The fintech venture capital firm Anthemis Group closed its first discretionary fund on Thursday, the $106 million Anthemis Venture Fund I.

The firm, whose previous funding was done off its own balance sheet, has more than $500 million in assets under management it is in the process of deploying for fintech investment.

The venture fund is focused on supporting fintechs in sectors such as corporate and business banking, wealth and asset management, and capital markets. The 21 fintechs that received funding via AVF I include the bank disruptor Tide; insurtech player Qover; Truelayer; and the solar-investment risk management firm kWh Analytics.

Anthemis says it is committed to cultivating change in financial services.

According to co-founder Amy Nauiokas, the entire financial system needs to undergo a massive overhaul as society moves into the digital age, away from the industrial age.

“That starts first and foremost with the kind of technological influence that a lot of the companies and entrepreneurs we’re supporting and seeding are looking at, the base of technology and how to make it more efficient and work better,” she said.

Amy Nauiokas, a co-founder of fintech venture capital firm Anthemis Group.
Change agent
“When we think about issues around financial wellness and the inequalities in our society, which have a lot to do with the way our financial infrastructure is set up, then you need thinkers who are thinking differently than they have in the past," says Amy Nauiokas, a co-founder of Anthemis.


Financial services also needs more diversity, she argues.

“I would love to see companies starting from scratch in financial services that are paying attention immediately to building more diverse workforces,” she said. “Not only is it the best thing we can do for business, but it’s just common sense. The world is so different than it was hundreds of years ago when these banks were first started. It’s not surprising that financial institutions that were started 200 years ago by white men have different needs now; they’re serving a different demographic and market. We need to be smarter about the way we build our companies.”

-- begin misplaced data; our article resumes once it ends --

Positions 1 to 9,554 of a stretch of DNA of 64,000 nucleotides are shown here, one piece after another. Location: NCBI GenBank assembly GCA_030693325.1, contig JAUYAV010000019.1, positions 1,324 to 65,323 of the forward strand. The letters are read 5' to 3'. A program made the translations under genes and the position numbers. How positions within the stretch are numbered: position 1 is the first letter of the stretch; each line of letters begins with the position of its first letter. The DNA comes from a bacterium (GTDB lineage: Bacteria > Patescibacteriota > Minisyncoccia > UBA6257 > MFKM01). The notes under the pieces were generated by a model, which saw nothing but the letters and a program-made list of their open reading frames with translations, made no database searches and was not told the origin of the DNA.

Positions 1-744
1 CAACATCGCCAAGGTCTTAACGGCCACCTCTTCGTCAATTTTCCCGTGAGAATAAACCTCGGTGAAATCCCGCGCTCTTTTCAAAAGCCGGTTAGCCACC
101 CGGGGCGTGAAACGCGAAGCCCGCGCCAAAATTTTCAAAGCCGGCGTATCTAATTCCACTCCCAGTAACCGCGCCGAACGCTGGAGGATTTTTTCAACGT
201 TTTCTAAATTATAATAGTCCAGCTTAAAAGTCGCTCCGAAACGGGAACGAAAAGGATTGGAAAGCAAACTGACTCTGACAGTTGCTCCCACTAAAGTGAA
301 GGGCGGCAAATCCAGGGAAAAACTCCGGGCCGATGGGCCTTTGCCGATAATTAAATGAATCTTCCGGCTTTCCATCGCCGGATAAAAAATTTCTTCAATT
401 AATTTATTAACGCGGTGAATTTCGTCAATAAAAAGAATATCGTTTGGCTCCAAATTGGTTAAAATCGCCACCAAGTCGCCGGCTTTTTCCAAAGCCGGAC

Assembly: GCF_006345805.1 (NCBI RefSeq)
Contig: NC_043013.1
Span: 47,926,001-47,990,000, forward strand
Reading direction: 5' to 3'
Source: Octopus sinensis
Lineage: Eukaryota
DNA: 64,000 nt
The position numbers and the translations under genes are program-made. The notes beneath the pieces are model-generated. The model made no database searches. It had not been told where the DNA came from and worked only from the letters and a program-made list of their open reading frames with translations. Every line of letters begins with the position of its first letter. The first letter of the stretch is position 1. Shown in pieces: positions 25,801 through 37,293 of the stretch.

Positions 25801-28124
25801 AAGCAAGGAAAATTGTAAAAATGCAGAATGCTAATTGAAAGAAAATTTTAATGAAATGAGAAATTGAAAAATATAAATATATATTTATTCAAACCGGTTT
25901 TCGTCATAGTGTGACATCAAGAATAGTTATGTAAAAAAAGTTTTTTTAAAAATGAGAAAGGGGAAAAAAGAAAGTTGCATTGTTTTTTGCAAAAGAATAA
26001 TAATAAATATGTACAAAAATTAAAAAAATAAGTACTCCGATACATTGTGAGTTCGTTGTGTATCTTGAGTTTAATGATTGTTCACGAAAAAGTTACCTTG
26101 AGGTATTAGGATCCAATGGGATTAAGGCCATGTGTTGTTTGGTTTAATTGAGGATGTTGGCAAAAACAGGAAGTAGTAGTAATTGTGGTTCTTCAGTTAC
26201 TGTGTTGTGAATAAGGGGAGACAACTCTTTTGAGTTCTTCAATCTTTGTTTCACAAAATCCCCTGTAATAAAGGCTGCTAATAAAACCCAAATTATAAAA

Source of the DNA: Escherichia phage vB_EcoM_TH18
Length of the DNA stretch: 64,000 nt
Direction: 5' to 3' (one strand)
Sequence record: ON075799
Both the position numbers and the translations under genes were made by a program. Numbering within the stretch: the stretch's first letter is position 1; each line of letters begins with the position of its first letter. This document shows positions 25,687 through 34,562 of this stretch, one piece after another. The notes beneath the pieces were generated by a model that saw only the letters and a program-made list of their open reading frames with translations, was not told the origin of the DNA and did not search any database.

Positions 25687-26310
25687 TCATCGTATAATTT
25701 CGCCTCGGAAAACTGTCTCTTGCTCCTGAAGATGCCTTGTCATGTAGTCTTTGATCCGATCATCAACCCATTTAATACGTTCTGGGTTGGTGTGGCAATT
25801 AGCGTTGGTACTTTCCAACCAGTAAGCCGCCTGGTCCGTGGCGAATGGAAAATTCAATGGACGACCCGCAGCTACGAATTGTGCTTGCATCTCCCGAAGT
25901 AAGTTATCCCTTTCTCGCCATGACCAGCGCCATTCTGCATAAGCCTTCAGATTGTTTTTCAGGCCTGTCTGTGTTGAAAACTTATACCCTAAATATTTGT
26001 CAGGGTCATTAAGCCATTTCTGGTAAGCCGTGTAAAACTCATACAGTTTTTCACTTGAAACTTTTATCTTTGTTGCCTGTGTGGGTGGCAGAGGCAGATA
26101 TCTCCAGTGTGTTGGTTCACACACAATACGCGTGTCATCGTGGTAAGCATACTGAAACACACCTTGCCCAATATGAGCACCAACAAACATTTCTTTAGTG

A more diverse workforce could bring about innovative products, she argued.

“If you’re bringing divergent opinions together, you’re more likely to solve bigger problems,” Nauiokas said. “When we think about issues around financial wellness and the inequalities in our society, which have a lot to do with the way our financial infrastructure is set up, then you need thinkers who are thinking differently than they have in the past.”

When Anthemis evaluates startups, it makes diversity of the company’s management a priority. It deliberately does not have quotas or firm rules about it, Nauiokas said. The firm is open to those willing to change.

“If a company is already focused on diversity and inclusion, they’re going to naturally come into our ecosystem,” she said. “It’s the influence we think we can have on those that aren’t that give us the most excitement and opportunity for change. I don’t believe people are doing this deliberately, I believe it’s 'let’s keep doing same thing over and over' because it works, until somebody challenges you on it. Our job as investors, we have to be the ones that start questioning it. It’s as simple as recognizing when you’re sitting across from founders. How does this play into their corporate strategy, how will they grow divergent thinkers? That question is something we ask every single one of our portfolio companies."

Anthemis also partners with financial institutions on financial wellness initiatives. It has helped firms like MMI, Unicredit and Baloise deploy capital toward financial wellness fintechs.